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2013-05-08 18:44

WHAT HIGH SPEEDS? Many of Germany's autobahns are clogged with vehicles - this is the A9 near Munich - where traffic crawls at times. Others are wide-open and 200km/h is not a problem. Image: AFP

 
BERLIN, Germany - May 08, 2013 (AFP) -Germany's famed speed limit-free motorways zoomed to the top of the political agenda Wednesday when an opposition leader called for restrictions to help cut accidents.

Sigmar Gabriel, head of the Centre-Left Social Democrats who are battling to unseat chancellor Angela Merkel in a September 22 vote, demanded a 120km/h, the same as most of the rest of Europe.

He told the daily Rheinische Post the move was "sensible" because figures showed it reduced serious accidents and deaths: "The rest of the world has long been doing it this way."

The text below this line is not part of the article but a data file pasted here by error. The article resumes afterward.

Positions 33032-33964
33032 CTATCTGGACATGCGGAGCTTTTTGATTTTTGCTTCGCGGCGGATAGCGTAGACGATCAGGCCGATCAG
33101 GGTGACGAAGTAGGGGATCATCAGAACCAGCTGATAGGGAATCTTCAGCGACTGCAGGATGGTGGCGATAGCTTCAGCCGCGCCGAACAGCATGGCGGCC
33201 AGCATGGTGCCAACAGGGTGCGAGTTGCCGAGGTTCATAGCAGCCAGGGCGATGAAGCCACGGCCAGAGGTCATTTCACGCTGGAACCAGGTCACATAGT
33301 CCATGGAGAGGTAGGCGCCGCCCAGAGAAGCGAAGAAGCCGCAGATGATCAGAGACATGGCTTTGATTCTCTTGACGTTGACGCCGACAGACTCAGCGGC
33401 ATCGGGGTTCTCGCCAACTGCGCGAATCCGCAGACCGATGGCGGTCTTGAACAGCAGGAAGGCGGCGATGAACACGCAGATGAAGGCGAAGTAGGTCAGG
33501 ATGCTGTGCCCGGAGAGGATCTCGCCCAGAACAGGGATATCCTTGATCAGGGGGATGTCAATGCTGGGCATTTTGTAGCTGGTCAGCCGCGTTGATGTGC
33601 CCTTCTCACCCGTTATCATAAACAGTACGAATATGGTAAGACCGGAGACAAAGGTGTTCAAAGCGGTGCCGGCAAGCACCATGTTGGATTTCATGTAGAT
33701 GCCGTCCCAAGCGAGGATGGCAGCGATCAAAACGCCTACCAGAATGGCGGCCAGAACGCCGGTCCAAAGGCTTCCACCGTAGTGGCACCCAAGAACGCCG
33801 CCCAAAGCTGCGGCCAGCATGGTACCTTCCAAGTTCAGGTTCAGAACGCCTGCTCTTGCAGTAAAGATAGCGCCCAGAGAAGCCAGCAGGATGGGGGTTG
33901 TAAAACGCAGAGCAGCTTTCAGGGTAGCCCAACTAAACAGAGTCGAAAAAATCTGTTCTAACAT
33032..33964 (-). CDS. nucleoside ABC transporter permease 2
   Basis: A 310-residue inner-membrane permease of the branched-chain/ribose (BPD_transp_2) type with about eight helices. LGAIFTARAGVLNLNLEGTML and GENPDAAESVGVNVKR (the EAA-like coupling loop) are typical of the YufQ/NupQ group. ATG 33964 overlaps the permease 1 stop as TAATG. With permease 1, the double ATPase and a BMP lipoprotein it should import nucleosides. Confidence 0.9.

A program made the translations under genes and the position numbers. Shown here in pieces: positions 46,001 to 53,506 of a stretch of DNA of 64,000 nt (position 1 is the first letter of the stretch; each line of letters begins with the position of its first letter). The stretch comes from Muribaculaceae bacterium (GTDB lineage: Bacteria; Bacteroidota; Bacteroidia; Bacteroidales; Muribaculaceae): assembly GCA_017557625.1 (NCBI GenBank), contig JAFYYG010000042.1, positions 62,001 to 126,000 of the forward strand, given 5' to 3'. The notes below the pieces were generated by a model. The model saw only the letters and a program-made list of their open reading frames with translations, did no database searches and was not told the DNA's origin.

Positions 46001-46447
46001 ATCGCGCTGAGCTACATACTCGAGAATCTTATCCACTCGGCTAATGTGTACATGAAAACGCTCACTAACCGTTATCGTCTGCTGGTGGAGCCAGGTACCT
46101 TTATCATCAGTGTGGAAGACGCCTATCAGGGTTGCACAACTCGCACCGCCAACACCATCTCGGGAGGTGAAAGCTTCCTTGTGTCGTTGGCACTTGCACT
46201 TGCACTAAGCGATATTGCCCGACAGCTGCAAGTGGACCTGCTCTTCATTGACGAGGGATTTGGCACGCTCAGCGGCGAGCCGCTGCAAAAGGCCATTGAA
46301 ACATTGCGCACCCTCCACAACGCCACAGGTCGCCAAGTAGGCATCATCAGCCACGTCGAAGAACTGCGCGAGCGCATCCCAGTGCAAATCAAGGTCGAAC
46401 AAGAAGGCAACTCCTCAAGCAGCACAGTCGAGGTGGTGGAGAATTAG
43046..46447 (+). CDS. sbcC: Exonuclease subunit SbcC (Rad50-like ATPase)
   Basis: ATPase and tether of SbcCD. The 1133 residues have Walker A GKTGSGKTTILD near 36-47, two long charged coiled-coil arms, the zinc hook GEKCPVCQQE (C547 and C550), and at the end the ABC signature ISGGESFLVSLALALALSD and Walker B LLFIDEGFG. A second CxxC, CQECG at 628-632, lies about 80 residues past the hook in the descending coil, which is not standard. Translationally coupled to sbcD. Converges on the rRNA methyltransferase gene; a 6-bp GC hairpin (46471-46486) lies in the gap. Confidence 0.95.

TEMPORARY LIMITS

Transport minister Peter Ramsauer rejected setting 120 as a limit on motorways and said the worst accidents happened on regional highways anyway.

"With me, there will not be a general speed limit on Germany's motorways," he told the online edition of news weekly Der Spiegel. "Our motorways are among the safest roads."

Around 60% of traffic deaths occur on regional highways, he said, citing current traffic statistics. He also said almost 40% of Germany's 12 800km of motorways had permanent or temporary speed limits which applied to dangerous stretches or where construction was under way .

From within Gabriel's own party,however, its candidate for chancellor Peer Steinbrueck appeared sceptical about the introduction of a speed limit, telling public broadcaster WDR he had no intention of re-igniting the debate.

Germans are fond of their high-speed cars and limitless autobahns and the subject of imposing restrictions regularly stirs debate, with the ecologist Green party backing the move as a way to cut emissions.

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